What was I going to decide? Right, I need to decide where to buy moving boxes from. I’ll do that Monday. There, I’ve made a decision.

No, that’s wrong, I was going to make a decision to move me towards my main life goals.

Well now my goals include moving and all that entails.

I’ve just taken half a chill pill. My right leg is bouncing like crazy. Bouncing/tapping legs is a symptom of my anxiety.

Focus. Okay, I’ve written this blog. Time to work on another project before things get moving too fast. I have a lot of work to do to meet the goal of my life’s passion. My newest goal is to keep working on my chief aim (main goal), my passion, even as I prepare to move. I start back to school in the fall and I won’t have as much time as I do now. I can’t waste time being paralyzed by excitement and fear of the unknown.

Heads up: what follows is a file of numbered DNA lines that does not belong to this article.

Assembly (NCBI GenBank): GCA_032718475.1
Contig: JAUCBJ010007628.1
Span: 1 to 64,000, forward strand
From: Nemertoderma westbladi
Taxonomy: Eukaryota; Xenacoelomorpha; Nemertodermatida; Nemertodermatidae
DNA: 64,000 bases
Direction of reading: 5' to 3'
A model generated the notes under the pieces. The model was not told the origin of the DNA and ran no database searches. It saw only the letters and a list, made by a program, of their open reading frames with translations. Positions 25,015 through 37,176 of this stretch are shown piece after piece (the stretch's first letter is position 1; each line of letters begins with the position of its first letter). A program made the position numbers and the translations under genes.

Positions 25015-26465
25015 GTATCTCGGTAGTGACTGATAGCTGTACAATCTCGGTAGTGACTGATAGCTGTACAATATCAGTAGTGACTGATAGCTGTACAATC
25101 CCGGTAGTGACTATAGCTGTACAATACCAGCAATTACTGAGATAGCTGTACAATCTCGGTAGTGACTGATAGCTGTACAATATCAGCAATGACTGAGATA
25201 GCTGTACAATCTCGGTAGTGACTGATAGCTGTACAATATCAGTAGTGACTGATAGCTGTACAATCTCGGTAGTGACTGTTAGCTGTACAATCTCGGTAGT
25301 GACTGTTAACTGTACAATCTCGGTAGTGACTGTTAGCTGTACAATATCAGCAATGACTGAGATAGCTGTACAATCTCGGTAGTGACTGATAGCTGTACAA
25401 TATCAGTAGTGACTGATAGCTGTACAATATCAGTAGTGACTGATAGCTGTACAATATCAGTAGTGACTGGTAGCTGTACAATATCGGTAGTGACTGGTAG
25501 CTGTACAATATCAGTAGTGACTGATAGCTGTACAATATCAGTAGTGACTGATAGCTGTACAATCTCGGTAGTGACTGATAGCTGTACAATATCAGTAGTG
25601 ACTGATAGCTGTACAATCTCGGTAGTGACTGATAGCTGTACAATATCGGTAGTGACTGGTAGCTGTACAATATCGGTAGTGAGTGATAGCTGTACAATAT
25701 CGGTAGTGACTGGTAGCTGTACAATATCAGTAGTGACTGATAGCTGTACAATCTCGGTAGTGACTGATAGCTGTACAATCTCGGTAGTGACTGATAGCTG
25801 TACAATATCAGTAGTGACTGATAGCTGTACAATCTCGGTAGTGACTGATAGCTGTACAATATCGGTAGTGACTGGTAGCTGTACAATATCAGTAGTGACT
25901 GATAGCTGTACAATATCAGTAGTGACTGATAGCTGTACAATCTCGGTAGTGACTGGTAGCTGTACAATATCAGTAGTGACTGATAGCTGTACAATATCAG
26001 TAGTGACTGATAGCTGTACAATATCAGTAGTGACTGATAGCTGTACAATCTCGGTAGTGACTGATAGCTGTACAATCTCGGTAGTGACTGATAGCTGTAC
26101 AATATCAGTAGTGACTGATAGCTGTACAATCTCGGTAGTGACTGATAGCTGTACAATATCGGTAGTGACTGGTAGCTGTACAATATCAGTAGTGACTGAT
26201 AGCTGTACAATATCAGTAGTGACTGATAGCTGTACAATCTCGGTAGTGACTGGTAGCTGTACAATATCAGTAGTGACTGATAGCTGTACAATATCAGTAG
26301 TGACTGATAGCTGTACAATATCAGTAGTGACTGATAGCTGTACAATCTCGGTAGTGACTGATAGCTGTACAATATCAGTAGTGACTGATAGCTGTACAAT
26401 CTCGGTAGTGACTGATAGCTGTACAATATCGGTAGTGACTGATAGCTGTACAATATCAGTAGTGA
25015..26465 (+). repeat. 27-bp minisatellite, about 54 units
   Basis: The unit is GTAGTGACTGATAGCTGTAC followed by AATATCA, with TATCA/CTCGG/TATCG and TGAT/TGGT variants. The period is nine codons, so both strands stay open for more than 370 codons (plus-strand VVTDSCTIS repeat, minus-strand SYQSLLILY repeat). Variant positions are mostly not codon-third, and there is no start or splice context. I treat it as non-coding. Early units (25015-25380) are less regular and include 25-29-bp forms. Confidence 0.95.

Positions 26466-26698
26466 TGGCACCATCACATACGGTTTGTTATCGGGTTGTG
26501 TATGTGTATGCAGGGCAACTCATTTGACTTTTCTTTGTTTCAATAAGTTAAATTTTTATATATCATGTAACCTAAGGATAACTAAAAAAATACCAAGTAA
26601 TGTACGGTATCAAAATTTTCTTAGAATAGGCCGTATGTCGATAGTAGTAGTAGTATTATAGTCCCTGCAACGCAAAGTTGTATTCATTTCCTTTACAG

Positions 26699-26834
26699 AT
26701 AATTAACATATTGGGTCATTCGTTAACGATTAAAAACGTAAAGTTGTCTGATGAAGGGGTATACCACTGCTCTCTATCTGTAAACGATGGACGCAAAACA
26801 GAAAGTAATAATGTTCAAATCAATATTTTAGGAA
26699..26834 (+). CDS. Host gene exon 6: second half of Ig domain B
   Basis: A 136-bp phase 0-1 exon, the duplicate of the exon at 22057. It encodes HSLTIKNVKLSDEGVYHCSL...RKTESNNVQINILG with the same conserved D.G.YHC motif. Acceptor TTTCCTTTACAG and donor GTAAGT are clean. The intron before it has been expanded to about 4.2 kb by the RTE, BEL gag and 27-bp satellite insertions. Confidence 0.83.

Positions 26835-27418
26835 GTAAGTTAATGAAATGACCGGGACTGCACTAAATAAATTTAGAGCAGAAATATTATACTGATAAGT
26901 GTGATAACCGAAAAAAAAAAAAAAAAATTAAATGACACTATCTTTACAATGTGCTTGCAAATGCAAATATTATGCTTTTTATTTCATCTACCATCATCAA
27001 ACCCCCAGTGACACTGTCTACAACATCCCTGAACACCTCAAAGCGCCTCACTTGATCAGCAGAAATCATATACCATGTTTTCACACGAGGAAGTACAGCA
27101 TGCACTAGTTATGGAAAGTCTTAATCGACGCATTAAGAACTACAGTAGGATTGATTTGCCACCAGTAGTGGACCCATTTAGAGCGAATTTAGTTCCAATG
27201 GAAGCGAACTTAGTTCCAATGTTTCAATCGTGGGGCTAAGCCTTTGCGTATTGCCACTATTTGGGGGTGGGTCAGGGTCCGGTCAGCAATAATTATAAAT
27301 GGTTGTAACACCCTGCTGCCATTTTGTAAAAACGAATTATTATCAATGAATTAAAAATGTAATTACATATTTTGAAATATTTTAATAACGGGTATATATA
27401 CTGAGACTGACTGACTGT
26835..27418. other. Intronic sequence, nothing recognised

Control. I need to control myself. Yesterday I walked up and down the highway with my heeler Bailey for an hour. After I got the news we went for another walk. I had to put the energy someplace productive. Today my knee is stiff, which is funny because it’s my new knee. I’ve had it replaced twice.

I’m going to put the joy I feel now into my Enthusiasm book. I’m going to make it more an encouragement notebook. I’m using one of those school test books.

If I crash later today, I’m going to look in my book and remember how I feel now.

Oh lord, I’m going to have to deal with my Mother. She’s wonderful but she micro-manages everything. I mean everything, like she’ll call and ask me if I’ve been packing every day. Patience isn’t my strong suit. But, it’s one of the parts of having a pleasing personality, which I want to have, so I need to work on it. I don’t want to scare people away with my moodiness. But a pleasing personality, that’s a post for another day.